But seriously, I am really thrilled that a conversation I have been involved in behind the scenes over the past year or so has resulted in three new and innovative—and well funded—artists’ residencies in the field of climate change, which have been announced this week at COP21.
Back in 2014 I published a provocation entitled ‘Wanted: A New Kind of War Artist’, building on the research I had undertaken in writing my climate change novel Shackleton’s Man Goes South, and the ongoing discussions with scientists and others that writing the novel had both required and engendered. Here is a short extract:
… right now, the climate science and policy communities actually need artists, writers, composers, film directors more than ever: people who know how to tell stories, and how to reach new audiences with new ideas. Models and expertise already exist for artistic intervention within the international scientific arena, models which might relatively simply be adapted and used to create not just ‘flying visits’, but deep and long-term engagements. One ready example is the artists’ residency programme at CERN. Why not artists and writers in residence at the IPCC (or across its operations)? … At the outbreak of WWII (following the work that had been done by artists including Eric Ravilious, Wyndham Lewis and many others during the First World War), a new War Artists’ Advisory Committee oversaw the appointment of artists who were charged not only with documenting the conflict at home and internationally, but—given its scale and complexity—with interpreting it too.
Could it be that the ‘climate crunch’ and the next phase of mobilisation against climate change demand the creation of a new kind of War Artist?
A month or two later, a few of us gathered in a breakout session at TippingPoint Oxford called by the Culture and Climate Change programme of the OU’s Mediating Change partnership. I reprised the ‘War Artist’ analogy, and pointed out that the word ‘scenario’—so prevalent in climate change policy—comes from the arts, from the early days of opera, rather than from military planning. Quickly putting two and two together, Joe Smith and Renata Tyszczuk of Culture and Climate Change wondered whether scenarios might provide a useful focus for some new artists’ residencies. Judith Knight of Artsadmin, Rose Fenton of Free Word Centre and I pooled our knowledge and experience of residencies and—at the invitation of Culture and Climate Change—and together with Robert Butler of The Ashden Trust, we formed an advisory group in order to support them in developing such a programme.
Now, with generous support from the Jerwood Charitable Foundation, in addition to that provided by The Ashden Trust, The Open University and the University of Sheffield, this networked residency idea has been announced, to tie in with COP21. Here is the press release (opens as PDF) and here is the blurb:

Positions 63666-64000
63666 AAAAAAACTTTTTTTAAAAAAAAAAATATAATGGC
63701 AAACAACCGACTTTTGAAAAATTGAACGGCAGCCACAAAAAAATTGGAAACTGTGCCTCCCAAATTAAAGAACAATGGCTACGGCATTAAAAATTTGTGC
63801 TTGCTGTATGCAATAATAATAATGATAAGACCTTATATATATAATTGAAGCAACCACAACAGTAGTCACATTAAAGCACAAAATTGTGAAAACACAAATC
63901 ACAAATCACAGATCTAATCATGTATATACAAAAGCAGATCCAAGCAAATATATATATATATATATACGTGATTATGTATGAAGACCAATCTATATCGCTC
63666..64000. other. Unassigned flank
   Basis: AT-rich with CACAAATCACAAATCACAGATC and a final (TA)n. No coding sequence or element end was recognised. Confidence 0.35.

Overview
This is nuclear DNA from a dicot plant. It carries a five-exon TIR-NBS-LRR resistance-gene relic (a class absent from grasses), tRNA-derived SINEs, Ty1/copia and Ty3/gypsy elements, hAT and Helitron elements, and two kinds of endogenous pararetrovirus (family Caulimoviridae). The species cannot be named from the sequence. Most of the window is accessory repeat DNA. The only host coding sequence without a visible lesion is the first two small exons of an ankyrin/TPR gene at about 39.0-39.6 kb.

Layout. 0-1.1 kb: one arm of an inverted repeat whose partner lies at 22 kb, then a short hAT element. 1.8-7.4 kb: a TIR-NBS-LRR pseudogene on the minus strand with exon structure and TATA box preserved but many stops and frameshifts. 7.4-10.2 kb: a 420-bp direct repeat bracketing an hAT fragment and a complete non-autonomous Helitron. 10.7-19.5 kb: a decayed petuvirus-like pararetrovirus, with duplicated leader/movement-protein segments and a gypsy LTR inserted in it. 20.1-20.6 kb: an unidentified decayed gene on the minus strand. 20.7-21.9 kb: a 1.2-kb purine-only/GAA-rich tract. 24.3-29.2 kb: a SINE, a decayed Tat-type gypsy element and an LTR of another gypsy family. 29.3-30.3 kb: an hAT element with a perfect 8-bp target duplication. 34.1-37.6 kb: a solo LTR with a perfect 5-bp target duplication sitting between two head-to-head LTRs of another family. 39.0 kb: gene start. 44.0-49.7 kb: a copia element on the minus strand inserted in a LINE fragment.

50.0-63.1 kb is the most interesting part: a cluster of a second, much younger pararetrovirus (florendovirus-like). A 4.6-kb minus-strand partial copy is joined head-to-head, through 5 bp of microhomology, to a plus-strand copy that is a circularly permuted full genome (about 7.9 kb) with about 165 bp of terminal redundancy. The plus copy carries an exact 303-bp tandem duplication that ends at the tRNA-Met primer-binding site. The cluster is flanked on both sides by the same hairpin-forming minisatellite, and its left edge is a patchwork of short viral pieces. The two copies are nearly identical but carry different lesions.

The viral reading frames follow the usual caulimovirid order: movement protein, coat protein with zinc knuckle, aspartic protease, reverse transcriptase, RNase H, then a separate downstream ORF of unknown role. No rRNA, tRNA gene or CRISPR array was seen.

We’re delighted to launch the Climate Change in Residence: Future Scenarios Project.
We are seeking three artists to take part in a new form of arts residency, offering access to a network of climate change researchers across the UK. Each residency includes an award of £10,000. We welcome applications from individuals and collectives from any artform to work on new creative projects engaging with scenarios of climate change. The closing date for applications is Monday 15 February, 5pm GMT. This project, sets out to test the idea of ‘networked residencies’. Climate research has long relied on networked collaborations rather than individual, geographically-located centres. Through these residencies, you will be able to research the issue of climate and spend time exploring and developing your own artistic practice. In this way we hope you will introduce a new cultural depth to public conversations around future scenarios.
This project has been developed as part of the Culture and Climate Change programme of work which began in 2009 as a series of discussions, events, podcasts and publications organised by the Mediating Change group. The group is based in the Open University’s Open Space Research Centre, and is rooted in a partnership between the Open University Geography Department and the University of Sheffield School of Architecture.
Hold the date
We will be hosting an evening at ArtsAdmin on Wednesday 27 January, 2016. The event will explore why scenarios are such a key element of climate change research and politics, and also why it is important to invite a wider range of perspectives on these themes. It will also be an opportunity for those wishing to apply for the residency programme to find out more.
*Oh yes, and those poets:
Climate Change in Residence: Future Scenarios—Application deadline: Monday 15 February, 2016, 5pm. The residencies will take place between June 2016 and May 2017. Click through for full information and application form.